Since Shimshon would in the end offer himself entirely as a sacrifice to God, when he collapsed the Philistine temple onto himself, his birth was heralded by an angel that sacrificed itself to God.

So in summary

  • God does not need to forgive in the sense that we wronged Him, because this is impossible.
  • To the extent that we do need forgiveness, however, God does not forgive freely. See for example Bava Kamma 50a - כל האומר הקב"ה ותרן הוא יותרו חייו - Anyone who says God freely forgives, his life should be freely given away.

See further Mesillas Yesharim (http://dafyomireview.com/mesilat.php?d=6)

Rather the general principle is "whoever says the Holy One blessed be He overlooks things will have his life overlooked" (Bava Kama 50a). Likewise they said: "if the evil inclination says to you: 'sin and the Holy One, blessed be He, will forgive you' - do not listen to him" (Chagiga 16a).

All this is evident and clear. For G-d is a G-d of truth as Moshe Rabeinu, peace be unto him, said: "The Rock, His work is perfect; For all His ways are justice: A G-d of faithfulness and without iniquity, Just and right is He" (Deut. 32:4). For since the Holy One blessed be He wants justice, to ignore the bad would be just as much an injustice as to ignore the good. Therefore, if it is justice that He wants, then He must pay each man according to his ways and according to the fruits of his deeds to absolute exactness, whether for good or for bad. Thus "A G-d of faithfulness and without iniquity, Just and right is He" (Deut. 32:4) which our Sages of blessed memory explained [the dual terms]: "to the righteous and to the wicked" (Taanis 11a). For this is the trait [of justice]. He judges on every thing. He punishes every sin. And there is no escape.

If you ask: if so, for what does G-d's attribute of mercy exist if He must be absolutely meticulous in judging every thing?

The answer: The trait of mercy is certainly the pillar of the world. For it could not endure without it at all whatsoever. But nevertheless, G-d's attribute of justice is not negated. For according to strict justice it would be proper that:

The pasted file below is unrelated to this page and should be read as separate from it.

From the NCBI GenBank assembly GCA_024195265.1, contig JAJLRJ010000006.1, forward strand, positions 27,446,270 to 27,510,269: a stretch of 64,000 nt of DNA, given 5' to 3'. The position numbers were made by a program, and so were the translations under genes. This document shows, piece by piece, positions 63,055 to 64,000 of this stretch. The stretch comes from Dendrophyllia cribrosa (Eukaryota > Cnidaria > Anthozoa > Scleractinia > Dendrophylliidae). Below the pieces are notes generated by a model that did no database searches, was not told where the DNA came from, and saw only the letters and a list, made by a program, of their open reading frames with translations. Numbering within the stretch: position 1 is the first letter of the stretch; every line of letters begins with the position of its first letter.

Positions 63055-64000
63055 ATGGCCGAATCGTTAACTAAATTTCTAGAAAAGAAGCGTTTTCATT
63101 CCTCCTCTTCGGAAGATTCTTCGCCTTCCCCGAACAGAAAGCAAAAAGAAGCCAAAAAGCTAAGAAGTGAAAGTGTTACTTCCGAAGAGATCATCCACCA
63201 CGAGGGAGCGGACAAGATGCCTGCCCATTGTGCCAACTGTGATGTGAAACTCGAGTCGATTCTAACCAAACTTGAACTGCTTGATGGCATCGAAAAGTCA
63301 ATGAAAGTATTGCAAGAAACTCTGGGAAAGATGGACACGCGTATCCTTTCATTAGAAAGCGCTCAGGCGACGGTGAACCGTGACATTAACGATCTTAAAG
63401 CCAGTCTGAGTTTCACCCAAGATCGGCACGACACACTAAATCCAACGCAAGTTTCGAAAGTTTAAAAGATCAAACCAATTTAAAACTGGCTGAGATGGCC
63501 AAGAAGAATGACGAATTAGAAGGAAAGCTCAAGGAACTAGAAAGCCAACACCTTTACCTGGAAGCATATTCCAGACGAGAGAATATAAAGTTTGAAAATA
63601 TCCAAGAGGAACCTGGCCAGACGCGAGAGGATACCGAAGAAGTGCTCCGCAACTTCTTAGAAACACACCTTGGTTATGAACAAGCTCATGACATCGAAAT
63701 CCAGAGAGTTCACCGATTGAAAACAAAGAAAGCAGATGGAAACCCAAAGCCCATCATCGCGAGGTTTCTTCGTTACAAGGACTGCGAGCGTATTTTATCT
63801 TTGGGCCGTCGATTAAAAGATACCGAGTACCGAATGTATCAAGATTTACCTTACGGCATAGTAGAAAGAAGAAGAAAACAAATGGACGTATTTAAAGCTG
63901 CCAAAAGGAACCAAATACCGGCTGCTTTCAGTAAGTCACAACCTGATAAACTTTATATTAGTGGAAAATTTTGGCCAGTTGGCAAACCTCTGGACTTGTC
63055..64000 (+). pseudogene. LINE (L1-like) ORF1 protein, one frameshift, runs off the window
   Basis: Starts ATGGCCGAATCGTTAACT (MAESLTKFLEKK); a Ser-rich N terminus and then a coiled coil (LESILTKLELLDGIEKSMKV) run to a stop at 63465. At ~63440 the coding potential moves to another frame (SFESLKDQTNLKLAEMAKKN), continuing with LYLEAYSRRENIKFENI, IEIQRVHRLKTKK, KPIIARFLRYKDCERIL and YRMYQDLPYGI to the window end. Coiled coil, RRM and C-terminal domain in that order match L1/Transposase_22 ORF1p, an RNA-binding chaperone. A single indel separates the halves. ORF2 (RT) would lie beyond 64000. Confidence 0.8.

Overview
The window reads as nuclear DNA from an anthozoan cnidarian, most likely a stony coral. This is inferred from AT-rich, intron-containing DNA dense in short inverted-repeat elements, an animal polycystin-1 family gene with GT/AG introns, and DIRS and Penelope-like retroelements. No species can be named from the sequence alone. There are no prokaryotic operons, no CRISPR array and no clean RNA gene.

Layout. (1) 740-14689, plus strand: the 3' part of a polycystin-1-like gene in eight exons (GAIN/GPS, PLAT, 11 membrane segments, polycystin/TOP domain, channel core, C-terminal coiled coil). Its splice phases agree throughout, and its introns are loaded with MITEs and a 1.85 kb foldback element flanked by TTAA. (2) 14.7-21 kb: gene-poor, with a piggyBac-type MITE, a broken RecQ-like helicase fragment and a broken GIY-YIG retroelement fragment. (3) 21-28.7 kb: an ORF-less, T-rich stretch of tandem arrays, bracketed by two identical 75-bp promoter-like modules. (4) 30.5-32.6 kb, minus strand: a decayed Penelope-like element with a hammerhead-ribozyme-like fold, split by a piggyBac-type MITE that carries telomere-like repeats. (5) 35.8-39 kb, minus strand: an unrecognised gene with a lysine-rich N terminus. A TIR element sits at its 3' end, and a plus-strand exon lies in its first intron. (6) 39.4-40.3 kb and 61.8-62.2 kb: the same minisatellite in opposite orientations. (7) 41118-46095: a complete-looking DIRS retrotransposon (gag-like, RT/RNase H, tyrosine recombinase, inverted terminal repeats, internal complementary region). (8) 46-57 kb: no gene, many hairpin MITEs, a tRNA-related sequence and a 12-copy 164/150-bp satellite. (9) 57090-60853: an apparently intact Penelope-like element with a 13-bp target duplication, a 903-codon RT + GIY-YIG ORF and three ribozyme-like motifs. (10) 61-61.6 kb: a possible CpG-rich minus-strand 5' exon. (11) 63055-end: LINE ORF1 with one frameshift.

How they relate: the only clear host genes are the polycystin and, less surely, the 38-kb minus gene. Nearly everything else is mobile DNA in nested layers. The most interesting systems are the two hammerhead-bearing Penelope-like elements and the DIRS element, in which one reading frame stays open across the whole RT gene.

• the sinner be punished immediately for his sin without any delay whatsoever.
  • that the punishment itself be wrathful as befits one who rebels against the word of the Creator, blessed be His Name.
  • that there be no possible repair whatsoever for the sin.

For in truth, how can a man rectify what he has made crooked after committing the sin? If one murdered his fellow or committed adultery? How can he possibly rectify this? Can he undo a deed already done from existence?

But the attribute of mercy reverses the three aforementioned matters.

  • it grants that the sinner be given time and not be eradicated from the earth immediately upon sinning.
  • that the punishment itself not utterly destroy him.
  • that the opportunity of repentance be granted to sinners as a complete kindness, so that the uprooting of the will be counted as the uprooting of the deed. Thus when the penitent man recognizes his sin and admits it, and reflects on his evil, repents of it and completely regrets ever having done it, as he would regret [in annulling] a certain vow, in which case there is complete regret, and he desires and longs that this deed had never been committed, and pains himself strongly that the matter was done, and renounces it for the future, and flees from it - then the uprooting of the deed from his will is counted to him as the annulment of a vow and he gains atonement for it. As scripture says: "your iniquity is gone and your sin atoned for" (Isaiah 6:7) - that the sin is actually removed from existence, and uprooted through his paining himself and regretting in the present what he had done in the past.